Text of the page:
The implications of the new Green Deal for landlords and tenants

    Landlords and tenants can now improve the energy efficiency of their home or business without any up-front costs, under a new government initiative called the Green Deal.

    The deal aims to improve the energy efficiency of British homes and small businesses, which currently account for more than a quarter of the country’s carbon emissions. The idea is to provide financial support to those wishing to install new energy saving technology, or to improve harder to treat properties like older buildings or those with solid walls. Eligible purchases include condensing boilers, roof and wall insulation, draught proofing, ground source heat pumps and solar panels.

    As part of the deal, consumers won’t have to pay anything up front, as long as the expected savings are equal to, or higher than the cost of the measure installed. If eligible, the loan is repaid gradually alongside the energy bill, at an interest rate of 7%. The loan repayments should not exceed the stated lifetime of the product, and must not exceed 25 years. Importantly, the loan and repayment obligations are attached the house, so if the tenant or homeowner move, the new householder takes over the payments. Credit ratings will therefore have no impact on the likelihood of a successful application.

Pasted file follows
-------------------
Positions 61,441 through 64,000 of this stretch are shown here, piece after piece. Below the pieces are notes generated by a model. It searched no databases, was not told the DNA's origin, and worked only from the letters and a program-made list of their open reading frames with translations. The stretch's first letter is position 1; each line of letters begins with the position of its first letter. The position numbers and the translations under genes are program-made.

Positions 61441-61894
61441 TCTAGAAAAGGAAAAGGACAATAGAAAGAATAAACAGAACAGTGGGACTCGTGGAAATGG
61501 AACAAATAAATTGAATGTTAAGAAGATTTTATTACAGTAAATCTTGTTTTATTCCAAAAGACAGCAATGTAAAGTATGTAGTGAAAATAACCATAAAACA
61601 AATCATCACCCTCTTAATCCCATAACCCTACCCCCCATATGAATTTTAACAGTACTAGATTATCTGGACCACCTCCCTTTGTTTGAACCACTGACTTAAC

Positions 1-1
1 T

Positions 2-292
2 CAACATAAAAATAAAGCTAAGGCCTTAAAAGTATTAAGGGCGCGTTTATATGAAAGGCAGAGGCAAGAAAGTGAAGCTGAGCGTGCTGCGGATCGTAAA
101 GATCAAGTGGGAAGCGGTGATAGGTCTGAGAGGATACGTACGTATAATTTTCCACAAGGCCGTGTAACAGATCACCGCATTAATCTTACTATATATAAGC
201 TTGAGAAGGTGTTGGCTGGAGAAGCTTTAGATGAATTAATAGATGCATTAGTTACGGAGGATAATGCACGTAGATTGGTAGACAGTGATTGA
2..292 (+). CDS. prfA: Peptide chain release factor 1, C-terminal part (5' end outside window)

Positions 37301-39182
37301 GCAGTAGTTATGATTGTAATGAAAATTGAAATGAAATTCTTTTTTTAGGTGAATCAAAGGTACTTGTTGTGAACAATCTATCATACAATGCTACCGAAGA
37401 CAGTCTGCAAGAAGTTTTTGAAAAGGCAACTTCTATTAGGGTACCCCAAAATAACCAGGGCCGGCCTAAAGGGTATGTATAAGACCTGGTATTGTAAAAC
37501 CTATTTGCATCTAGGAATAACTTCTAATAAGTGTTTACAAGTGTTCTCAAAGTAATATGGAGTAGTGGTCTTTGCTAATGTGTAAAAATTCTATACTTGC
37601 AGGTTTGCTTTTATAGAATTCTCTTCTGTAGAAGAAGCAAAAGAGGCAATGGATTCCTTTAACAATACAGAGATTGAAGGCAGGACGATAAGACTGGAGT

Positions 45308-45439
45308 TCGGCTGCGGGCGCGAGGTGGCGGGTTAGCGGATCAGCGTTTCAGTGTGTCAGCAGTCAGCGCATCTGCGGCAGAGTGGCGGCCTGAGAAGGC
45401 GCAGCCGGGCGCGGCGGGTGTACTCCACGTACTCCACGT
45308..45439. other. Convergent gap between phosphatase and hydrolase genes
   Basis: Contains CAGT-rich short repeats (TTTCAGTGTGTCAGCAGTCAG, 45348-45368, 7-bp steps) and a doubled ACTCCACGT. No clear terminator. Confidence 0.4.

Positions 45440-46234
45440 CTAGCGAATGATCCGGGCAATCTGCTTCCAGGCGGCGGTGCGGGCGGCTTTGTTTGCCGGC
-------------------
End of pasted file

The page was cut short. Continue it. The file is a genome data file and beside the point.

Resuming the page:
Although applicants may not be guaranteed direct cash savings, those in low-income housing will be able to install heating, for example, making for enjoyment of a more comfortable home. Tenants may also request improvements to be made under the Green Deal, which landlords must honour.

    To receive support, applicants must register for an energy assessment by an accredited advisor. If the property and suggested measures are deemed eligible, finance will then be given to invest in energy efficiency improvements, which must be installed by a Green Deal endorsed team.

    In a bid to generate more interest in the scheme, cashback of up to 50% of installation costs, up to a maximum of £1000 per household, is available in England and Wales, on a first-come, first-served basis.